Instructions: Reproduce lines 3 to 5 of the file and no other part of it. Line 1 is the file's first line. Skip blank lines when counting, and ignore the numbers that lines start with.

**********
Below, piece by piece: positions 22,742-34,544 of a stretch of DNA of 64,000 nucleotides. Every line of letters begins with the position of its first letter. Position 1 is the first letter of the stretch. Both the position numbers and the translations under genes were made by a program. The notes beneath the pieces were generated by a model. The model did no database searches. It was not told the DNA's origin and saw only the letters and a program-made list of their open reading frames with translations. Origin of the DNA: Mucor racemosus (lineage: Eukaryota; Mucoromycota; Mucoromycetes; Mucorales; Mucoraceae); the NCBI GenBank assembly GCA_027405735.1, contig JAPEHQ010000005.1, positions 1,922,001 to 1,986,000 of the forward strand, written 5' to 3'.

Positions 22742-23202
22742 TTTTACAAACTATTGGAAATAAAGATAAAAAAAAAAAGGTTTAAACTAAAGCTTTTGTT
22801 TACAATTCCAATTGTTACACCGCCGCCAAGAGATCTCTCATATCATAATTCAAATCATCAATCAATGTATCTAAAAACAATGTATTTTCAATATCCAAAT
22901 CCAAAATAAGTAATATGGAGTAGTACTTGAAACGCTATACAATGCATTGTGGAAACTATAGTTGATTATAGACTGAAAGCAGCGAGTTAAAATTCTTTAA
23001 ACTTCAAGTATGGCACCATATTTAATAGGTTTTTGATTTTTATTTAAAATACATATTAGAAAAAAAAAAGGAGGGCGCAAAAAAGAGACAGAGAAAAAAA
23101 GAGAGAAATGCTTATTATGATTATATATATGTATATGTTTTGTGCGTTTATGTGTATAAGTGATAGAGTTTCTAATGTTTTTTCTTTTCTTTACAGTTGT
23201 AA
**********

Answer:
22742 TTTTACAAACTATTGGAAATAAAGATAAAAAAAAAAAGGTTTAAACTAAAGCTTTTGTT
22801 TACAATTCCAATTGTTACACCGCCGCCAAGAGATCTCTCATATCATAATTCAAATCATCAATCAATGTATCTAAAAACAATGTATTTTCAATATCCAAAT
22901 CCAAAATAAGTAATATGGAGTAGTACTTGAAACGCTATACAATGCATTGTGGAAACTATAGTTGATTATAGACTGAAAGCAGCGAGTTAAAATTCTTTAA